- Allocataire de recherche-moniteur: PhD candidates who have obtained, based on their academic accomplishments, a 3-years position (non renewable). They are awarded a research grant ("allocation de recherche") which is actually a salary (1400 euros/month) and are expected to work on a dissertation and to participate in research activities. In addition, the best first quarter of allocataires also are "moniteurs" (Teaching Fellow, 1700 euros/month), meaning that they teach about 64 hours per year, usually at the undergraduate level. Being a moniteur usually helps a lot to eventually get a faculty position: less than 1/4 of the regular PhD students have the chance to be a moniteur, however, among the hundreds of new faculty members hired in France in 2005, over one half were former Allocataires de recherche-moniteurs. “Eleves” from the most prestigious French grandes Écoles (École Polytechnique and École Normale Supérieure) usually get moniteur positions during their PhD. One speaks in this case of “Allocataires couplés” or “AC”.
Grandes Écoles system
The Grandes Écoles is a parallel educational system generally attributed to Napoleon. These institutions of higher education each specialize in a specific domain, such as business, political science, or engineering. Some of them (for example Sciences Po Paris) are part of the state university recruitment system. The others - mainly the private ones - follow various guidelines. Among the business schools it is common to follow the North American terminology. That is,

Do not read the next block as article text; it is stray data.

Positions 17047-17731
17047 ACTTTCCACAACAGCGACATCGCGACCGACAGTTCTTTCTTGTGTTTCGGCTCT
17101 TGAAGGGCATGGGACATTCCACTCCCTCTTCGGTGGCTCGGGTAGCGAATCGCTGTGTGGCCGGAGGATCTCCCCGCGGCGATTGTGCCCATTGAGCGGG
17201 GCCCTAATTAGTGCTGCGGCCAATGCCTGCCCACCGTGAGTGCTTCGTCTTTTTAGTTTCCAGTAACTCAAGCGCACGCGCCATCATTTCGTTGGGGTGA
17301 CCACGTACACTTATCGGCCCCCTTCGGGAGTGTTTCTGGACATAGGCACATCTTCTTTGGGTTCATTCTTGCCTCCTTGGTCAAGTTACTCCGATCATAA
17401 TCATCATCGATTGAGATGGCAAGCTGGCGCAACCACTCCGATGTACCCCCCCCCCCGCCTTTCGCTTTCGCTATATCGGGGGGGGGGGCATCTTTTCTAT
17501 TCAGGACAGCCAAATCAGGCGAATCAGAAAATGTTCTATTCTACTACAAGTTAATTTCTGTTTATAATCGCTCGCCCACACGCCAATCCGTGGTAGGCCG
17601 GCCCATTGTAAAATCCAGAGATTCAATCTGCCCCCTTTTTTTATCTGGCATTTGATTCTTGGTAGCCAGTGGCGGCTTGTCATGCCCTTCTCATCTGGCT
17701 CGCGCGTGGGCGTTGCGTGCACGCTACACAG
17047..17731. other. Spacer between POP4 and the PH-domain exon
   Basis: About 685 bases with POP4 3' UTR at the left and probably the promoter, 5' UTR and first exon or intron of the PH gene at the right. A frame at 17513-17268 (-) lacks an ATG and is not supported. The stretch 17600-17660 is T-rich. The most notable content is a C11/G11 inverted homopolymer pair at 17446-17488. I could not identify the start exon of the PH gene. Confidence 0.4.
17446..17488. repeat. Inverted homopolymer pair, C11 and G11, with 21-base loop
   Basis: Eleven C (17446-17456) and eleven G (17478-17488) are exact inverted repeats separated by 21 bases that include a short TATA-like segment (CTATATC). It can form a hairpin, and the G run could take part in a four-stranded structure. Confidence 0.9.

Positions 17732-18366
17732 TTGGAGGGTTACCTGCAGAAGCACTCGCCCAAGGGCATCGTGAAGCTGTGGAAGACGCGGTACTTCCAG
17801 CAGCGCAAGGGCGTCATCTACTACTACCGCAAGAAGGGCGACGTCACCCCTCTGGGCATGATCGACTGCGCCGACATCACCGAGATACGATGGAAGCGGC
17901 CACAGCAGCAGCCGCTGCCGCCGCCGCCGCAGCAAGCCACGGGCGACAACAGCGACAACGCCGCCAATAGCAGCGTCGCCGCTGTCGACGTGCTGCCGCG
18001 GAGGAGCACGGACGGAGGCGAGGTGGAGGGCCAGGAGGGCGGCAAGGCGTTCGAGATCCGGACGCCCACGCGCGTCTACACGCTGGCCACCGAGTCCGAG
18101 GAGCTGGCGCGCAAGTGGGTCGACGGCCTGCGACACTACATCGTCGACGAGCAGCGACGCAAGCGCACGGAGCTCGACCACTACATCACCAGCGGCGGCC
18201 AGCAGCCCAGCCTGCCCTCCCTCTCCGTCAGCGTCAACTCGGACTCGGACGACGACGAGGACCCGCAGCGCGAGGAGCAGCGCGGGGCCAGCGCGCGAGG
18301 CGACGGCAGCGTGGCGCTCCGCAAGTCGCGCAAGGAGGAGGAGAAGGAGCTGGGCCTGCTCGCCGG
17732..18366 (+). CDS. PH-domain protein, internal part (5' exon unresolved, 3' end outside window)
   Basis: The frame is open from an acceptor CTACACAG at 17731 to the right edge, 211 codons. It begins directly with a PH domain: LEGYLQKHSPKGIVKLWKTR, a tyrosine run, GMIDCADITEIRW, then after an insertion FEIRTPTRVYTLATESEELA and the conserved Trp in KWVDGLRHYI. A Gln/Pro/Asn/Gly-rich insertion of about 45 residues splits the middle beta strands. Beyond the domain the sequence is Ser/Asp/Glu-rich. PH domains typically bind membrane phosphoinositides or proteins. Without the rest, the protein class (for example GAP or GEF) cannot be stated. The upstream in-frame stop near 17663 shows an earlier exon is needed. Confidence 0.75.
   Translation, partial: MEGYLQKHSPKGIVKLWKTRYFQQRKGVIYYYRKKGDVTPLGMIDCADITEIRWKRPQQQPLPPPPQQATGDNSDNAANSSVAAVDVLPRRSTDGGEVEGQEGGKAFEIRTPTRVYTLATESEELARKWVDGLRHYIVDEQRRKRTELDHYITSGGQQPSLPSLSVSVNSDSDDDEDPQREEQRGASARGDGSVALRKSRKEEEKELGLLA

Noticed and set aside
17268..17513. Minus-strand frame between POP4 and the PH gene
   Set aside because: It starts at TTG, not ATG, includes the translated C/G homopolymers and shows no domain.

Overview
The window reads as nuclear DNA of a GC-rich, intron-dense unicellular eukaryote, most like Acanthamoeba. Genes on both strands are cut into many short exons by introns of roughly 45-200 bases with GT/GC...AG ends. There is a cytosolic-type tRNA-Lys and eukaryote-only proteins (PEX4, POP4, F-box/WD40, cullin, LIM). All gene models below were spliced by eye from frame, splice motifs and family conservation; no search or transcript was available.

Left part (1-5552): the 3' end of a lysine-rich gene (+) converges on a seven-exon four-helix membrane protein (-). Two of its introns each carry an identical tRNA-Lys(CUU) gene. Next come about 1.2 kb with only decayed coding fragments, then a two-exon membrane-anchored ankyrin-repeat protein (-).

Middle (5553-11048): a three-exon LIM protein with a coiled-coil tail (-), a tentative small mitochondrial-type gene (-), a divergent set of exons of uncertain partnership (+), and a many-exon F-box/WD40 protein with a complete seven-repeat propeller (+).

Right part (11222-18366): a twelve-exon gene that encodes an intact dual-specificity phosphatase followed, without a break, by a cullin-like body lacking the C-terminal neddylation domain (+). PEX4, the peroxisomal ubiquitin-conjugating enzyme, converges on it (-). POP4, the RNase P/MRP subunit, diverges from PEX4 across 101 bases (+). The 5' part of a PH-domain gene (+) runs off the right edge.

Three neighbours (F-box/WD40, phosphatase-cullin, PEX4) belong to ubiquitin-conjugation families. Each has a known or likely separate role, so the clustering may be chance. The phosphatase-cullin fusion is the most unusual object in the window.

- Instructor (vacataire or chargé d'enseignements)
- Adjunct professor (professeur affilié)
- Assistant professor (professeur assistant(e))
- Associate professor (professeur associé)
- Full professor (professeur)
- Chaired professorships are a new phenomenon and can be given to either an associate professor or full professor.
Typically, anyone teaching in a Grande Ecole will identify themselves publicly as "Professeur" regardless of their internal rank. This is an acceptable practice for tenured or full-time staff ("professeurs permanents") and permanently employed part-time staff (professeurs affiliés). It is considered inappropriate for others who teach a single course (vacataires or chargés d'enseignements).
There also exist permanent, research positions, without teaching duties. They are offered by certain public research institutions, the Public Scientific and Technical Research Establishments, for instance the French National Centre for Scientific Research (CNRS), the Institute of Research for Development (IRD) or the National Institute of Health and Medical Research (INSERM). Again, people in these positions are civil servants (thus, in this sense, tenured).
There are two levels, matching those of the teaching-research staff :